Combat Logistics 2018 Mobile Forces Focus Day synopsis

The ‘Mobile Forces’ Focus Day proved to be a varied, useful and intellectually stimulating day. The presentations were of a consistently high standard, and provided an opportunity for conference delegates to hear about national logistic initiatives ranging from strategic to tactical, so there was something for everyone.

The conference chairman Maj Gen Ian Copeland started the day by asking delegates to consider presentations against the context of known and current challenges, the likelihood of warfare being highly mobile, the need for rapid deployment (with the ‘first movers’ being in theatre in days) and the general requirement from governments around the world for efficiency. Whilst military forces do not particularly like the requirement for efficiency, especially if it impacts in any way on the warfighter, most logisticians understand that an efficient logistic operation means more money or more headroom for combat capability.

In terms of structural context, the focus for the Focus Day was on a Very High Readiness Force, which is joint, multinational and combined with some industry to provide capability and Brigade / Brigade + in size. The conference chairman also noted that any increase in the size of the structure, for example up to divisional level, comes with an exponential increase in complexity and much greater logistic challenge.

The first presentation, from SHAPE, set out the strategic context to a NATO deployment, and the strategic goals for the organisation. Cdre Halle emphasised that logistics has taken a prominent place at the (NATO) table and that there is a wide understanding that logistics plays an important part in deterrence and defence. It may be that this understanding is followed by the necessary investment, and in some nations this is already the case. However, this investment is required across the board, to address historic under-investment in the logistic environment.

There is ample evidence of strong strategic intent, with nations who want to make a contribution to the overall NATO defence effort, new investment in logistic technology, excellent industry engagement and clear policies. This, coupled with a real threat, potentially existential in the eyes of some nations, should provide confidence that NATO is serious about countering any threat to contributing nations. However, at a more tactical level some challenges remain to be overcome.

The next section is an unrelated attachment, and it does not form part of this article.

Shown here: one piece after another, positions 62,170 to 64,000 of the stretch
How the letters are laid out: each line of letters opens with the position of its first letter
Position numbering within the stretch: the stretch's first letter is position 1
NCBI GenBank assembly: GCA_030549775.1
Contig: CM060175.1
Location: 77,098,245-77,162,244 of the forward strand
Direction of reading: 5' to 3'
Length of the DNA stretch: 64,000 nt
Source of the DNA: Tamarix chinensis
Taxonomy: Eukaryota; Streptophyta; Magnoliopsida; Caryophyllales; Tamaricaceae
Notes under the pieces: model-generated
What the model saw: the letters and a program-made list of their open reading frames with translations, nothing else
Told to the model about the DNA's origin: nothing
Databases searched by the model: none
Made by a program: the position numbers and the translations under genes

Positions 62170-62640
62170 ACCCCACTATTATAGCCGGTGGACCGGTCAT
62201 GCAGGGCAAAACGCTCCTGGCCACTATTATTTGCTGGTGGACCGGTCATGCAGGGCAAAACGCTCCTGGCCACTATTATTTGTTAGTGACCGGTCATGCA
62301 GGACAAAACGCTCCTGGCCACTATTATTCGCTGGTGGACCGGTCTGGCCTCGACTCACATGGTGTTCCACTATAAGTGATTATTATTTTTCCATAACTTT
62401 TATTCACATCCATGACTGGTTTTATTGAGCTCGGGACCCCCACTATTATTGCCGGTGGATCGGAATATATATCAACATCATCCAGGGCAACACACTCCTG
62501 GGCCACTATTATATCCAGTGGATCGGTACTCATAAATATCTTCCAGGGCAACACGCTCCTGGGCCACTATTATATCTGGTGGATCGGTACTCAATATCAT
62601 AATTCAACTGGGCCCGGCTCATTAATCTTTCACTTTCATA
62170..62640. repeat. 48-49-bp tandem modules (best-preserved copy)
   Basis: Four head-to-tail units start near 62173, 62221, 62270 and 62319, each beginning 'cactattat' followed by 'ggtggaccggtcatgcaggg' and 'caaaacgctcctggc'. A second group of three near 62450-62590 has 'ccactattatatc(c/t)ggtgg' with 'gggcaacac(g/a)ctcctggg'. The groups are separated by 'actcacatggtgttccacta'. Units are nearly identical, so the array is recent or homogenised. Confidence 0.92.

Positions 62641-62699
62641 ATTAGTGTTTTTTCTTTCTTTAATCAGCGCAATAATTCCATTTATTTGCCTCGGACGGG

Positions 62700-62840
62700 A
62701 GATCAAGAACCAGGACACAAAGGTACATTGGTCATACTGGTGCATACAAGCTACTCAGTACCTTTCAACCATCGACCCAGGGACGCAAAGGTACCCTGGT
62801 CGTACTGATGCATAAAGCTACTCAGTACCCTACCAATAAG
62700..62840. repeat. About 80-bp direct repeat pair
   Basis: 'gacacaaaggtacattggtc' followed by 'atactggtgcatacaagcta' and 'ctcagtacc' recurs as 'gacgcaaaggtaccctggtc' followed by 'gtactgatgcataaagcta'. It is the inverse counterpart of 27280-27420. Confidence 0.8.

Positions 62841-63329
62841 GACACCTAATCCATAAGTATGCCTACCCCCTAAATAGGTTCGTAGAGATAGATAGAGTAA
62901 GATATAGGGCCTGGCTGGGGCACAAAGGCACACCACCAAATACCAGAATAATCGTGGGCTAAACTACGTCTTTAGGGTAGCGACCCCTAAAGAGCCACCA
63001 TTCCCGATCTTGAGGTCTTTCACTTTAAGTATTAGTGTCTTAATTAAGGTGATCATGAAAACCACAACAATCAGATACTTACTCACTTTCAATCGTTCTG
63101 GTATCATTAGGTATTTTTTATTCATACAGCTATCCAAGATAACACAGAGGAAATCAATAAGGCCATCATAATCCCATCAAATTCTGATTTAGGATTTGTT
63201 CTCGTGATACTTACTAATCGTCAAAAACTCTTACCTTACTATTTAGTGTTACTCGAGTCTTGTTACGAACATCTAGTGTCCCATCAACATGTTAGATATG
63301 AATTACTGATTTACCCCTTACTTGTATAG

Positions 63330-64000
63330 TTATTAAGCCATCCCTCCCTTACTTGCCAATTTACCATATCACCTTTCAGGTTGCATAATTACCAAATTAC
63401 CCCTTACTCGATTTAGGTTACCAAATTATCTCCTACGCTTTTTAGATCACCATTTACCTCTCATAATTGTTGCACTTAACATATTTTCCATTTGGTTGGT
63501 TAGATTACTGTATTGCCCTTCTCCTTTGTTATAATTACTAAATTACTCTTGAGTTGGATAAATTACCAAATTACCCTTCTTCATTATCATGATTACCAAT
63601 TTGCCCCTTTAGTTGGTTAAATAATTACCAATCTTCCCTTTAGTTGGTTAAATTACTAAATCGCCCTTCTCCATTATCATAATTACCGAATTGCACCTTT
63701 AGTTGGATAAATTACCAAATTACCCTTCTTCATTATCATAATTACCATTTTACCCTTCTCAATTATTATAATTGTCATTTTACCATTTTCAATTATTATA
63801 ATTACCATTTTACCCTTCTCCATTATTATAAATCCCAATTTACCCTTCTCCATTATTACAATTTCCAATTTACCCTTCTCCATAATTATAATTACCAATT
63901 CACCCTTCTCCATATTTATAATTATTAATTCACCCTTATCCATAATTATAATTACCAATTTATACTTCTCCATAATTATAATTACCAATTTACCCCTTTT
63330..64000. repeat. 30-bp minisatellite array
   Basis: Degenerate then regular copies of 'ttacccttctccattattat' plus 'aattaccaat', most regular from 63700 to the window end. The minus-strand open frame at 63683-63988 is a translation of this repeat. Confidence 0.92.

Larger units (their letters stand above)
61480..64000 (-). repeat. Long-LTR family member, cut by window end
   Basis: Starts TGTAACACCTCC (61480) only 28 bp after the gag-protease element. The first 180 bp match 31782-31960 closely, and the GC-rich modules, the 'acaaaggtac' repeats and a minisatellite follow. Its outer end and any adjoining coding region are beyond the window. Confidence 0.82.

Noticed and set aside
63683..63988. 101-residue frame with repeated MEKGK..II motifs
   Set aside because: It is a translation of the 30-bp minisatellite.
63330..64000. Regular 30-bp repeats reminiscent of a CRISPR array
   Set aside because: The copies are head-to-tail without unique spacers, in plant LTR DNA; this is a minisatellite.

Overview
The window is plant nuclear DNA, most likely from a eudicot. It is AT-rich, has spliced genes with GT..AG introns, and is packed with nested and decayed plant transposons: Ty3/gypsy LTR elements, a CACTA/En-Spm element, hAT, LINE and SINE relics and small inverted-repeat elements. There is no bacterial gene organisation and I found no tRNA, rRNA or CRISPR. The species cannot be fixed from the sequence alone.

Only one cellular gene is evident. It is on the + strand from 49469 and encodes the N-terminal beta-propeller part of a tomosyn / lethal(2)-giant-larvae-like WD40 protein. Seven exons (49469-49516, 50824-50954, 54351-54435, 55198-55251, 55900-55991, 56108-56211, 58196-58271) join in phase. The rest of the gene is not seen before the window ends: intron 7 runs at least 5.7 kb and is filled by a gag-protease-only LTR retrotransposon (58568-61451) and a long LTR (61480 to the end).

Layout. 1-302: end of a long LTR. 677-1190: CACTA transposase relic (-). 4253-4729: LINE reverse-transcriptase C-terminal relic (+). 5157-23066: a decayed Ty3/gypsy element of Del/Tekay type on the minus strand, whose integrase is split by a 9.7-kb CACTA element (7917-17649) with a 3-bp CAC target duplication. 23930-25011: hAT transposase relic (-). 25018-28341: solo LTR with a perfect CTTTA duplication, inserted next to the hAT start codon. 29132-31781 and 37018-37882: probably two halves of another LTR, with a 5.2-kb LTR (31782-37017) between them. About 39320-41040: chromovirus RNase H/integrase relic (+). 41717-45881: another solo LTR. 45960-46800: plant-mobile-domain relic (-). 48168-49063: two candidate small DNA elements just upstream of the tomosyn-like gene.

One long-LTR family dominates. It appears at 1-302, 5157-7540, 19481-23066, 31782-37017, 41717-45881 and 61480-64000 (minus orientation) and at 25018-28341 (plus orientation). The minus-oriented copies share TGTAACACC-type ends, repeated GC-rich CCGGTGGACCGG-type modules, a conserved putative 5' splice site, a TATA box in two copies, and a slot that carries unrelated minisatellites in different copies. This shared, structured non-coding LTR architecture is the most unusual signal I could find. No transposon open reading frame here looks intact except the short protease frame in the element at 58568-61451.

Many of the challenges stem from the multinational and multi-linguistic nature of the NATO structures (as evidenced by the Very High Readiness Joint Task Force structures), but some challenges are enduring, even for single nations. Command and control will always be one of the greatest challenges, but practical issues such as border crossings, airspace management, strategic lift capability, extended lines of communication and contract management are the staple challenges of the logistician, and have to be tackled nationally and across all the partner nations in NATO.

Technology is helping some nations to overcome their own logistic challenges; for example, we heard of the progressive approach towards SAP adoption in the Netherlands Army and industry initiatives to performance manage fuel supplies on operations. However, technology may only take us so far, as much of the logistics delivery requirement is physical and is subject to the real world constraint of hazardous material legislation, availability of specialist transport assets, road (weight) classifications and differing rail gauges. There are many more examples, and many were covered during the day; all of which indicated that the challenge faced by logisticians will not be removed completely by technology.

The Focus Day was conducted in a relatively relaxed manner with excellent engagement from the delegates. Importantly, some key issues were aired and discussed which will be expanded upon over the two main days of the conference. In this respect, delegates who attended this Focus Day are very well prepared for the rest of the event.

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